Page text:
I’d like to especially highlight the presentation starting at about 37 minutes, from which point Tucker Viemeister makes a comprehensive introduction to the world we are about to inhabit – one of imagination, play, exploration – rather than the world of mandated benchmarks and test assessments, in his introduction of David Rockwell. Rockwell’s ideas and his company resonated the most with me, among an amazing group of people, and his studio is on Union Square, near to the New School. His Portable Adventure Playgrounds have been delivered through UNICEF to refugee camps in Africa, sites in Haiti, etc. and the sheer desperate necessity for play opportunities to reduce the trauma and stress of these settings is a revelation to see in action.
Finally, in the same auditorium where I saw Chris Hayes (msnbc host of Up with Chris Hayes) discuss the launch of his book “The Twilight of the Elites” (http://www.randomhouse.com/book/207055/twilight-of-the-elites-by-christopher-hayes)
a year ago, here was powerful evidence of the ‘Tale of two cities’ political narrative. During Q. & A. time, the Principal of an elementary school in Washington Heights remarked that she felt she was completely adrift, completely unmoored from her reality. “Here we are”, she said, “The 1% talking to the 1%.” She said it without malice, almost in a daze, because none of the options she heard discussed are remotely on the agenda for her population. In contrast to a complete trust in the seriousness, abilities and possibilities of this privileged few, in a typical school experience, there is a drive for control, for prescription, for domination of every aspect of both the children and the teachers. Curriculum content and pacing delivered top-down, discipline based on the assumption that every child is a potential sociopath, relevance and original research screened out to the point of non-existence. No wonder she felt like a stranger in a strange land. Someone has to be listening. Until basic trust in the inherent curiosity and drive of every child can be acknowledged throughout the socio-economic scale, we’ll continue this conversation among the 1%. The panel felt this acutely; they were very aware of the divide. But if innovation has come from individuals who looked around and saw a need and found the tools to resolve it, think of the potential for every niche of society to explore its own needs and provide solutions. Why is there a client mentality in which so often minority communities are told what to need and sold it, leading to a massive outflow of resources from precisely the places where resources most need to be recirculated within its’ members? This is where the growth potential now exists, and where only in music, so far, has that drive been met with success. Possibly sports too, but that has seen more of an outflow of resources increasing corporate wealth (Buy Nike! No, Buy AirJordans!), with notable exceptions such as ball players returning to build basketball courts in their home neighborhoods. Entrepreneurial spirit IS out there, but it needs the education, the venture capital and the trust – not red-lining – to flourish.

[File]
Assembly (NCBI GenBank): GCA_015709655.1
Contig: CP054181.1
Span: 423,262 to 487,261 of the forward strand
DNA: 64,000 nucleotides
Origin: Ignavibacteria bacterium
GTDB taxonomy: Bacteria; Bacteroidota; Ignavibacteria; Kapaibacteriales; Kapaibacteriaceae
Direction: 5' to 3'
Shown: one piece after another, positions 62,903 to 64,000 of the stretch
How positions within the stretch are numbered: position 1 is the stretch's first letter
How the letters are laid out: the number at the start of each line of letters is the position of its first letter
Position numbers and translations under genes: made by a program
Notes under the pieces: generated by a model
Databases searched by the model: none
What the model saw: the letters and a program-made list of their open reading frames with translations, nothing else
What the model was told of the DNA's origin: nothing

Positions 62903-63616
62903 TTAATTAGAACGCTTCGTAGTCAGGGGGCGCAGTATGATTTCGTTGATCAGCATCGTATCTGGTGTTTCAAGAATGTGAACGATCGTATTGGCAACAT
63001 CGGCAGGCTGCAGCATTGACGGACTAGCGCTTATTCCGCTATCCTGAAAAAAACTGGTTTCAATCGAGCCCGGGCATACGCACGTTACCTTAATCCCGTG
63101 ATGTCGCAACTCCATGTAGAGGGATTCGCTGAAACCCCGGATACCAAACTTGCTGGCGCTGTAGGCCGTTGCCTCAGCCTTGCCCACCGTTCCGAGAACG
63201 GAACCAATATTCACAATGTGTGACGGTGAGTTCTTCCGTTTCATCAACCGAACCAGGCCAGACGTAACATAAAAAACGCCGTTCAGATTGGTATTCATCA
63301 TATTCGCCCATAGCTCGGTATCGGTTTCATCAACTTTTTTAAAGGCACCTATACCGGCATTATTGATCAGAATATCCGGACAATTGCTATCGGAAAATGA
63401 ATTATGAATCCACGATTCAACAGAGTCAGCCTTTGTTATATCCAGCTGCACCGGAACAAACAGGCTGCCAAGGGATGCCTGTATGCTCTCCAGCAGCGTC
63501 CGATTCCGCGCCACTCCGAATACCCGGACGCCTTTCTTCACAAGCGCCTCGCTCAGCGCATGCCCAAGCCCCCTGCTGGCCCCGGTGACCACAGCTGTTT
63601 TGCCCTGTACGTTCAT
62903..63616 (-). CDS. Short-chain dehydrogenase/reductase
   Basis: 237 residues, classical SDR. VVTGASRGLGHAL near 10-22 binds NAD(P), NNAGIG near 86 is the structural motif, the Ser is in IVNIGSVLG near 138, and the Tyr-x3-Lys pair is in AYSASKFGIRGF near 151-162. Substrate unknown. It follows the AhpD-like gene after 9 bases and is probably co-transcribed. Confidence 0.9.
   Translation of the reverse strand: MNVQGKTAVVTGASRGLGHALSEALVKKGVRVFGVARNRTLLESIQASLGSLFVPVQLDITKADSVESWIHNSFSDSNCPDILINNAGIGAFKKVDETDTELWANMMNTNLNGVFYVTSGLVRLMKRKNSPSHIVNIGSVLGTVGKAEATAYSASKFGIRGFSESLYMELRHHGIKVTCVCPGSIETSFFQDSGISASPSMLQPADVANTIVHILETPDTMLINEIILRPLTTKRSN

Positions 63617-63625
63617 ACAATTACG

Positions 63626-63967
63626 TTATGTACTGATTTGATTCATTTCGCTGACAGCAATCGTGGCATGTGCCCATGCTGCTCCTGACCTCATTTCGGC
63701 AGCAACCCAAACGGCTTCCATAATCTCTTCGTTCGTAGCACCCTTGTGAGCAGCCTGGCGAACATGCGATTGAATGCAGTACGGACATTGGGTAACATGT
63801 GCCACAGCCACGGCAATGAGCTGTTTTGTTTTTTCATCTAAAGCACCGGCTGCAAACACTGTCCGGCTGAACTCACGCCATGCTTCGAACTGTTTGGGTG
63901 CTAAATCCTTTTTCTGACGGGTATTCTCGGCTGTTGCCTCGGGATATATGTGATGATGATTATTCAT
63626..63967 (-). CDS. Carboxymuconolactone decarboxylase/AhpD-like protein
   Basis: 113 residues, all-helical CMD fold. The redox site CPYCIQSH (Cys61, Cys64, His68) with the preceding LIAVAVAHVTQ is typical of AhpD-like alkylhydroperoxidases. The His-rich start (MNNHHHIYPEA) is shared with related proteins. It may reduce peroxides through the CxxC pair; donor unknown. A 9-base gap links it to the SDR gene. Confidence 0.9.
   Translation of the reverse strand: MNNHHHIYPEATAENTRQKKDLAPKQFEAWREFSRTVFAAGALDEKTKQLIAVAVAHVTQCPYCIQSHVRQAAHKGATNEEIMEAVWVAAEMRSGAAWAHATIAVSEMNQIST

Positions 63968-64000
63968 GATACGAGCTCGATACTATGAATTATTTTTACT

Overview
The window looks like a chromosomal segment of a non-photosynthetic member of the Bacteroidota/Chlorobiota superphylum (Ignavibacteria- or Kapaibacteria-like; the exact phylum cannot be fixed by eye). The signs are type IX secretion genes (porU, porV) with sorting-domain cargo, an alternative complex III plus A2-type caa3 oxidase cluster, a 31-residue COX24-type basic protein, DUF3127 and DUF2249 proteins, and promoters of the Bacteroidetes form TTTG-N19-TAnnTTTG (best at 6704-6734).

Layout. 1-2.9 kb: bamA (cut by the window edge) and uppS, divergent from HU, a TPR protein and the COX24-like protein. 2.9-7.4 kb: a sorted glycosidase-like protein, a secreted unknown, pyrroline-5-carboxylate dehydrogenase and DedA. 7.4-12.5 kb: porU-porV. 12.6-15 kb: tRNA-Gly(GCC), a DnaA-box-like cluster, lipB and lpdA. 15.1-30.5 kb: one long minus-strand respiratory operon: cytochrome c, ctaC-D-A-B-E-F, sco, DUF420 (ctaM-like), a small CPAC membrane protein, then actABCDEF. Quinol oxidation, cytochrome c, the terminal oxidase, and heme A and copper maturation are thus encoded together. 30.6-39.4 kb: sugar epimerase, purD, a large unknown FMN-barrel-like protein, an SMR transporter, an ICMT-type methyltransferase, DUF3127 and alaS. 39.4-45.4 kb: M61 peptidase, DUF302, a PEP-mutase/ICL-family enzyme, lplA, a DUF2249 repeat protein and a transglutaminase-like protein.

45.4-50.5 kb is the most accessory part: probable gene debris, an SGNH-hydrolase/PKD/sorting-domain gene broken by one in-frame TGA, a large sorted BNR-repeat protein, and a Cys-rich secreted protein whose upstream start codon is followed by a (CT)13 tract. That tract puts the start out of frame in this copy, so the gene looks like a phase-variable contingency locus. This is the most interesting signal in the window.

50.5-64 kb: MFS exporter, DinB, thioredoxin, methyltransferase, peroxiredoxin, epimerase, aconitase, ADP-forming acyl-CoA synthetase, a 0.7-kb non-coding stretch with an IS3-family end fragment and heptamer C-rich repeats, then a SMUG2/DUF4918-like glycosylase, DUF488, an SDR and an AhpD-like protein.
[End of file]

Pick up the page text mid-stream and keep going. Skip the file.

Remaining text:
If we are at a potential turning point in the disastrous trajectory of Bloomberg/Bush/Obama’s Education policy, let the conversation begin at this nexus of creativity and empowerment.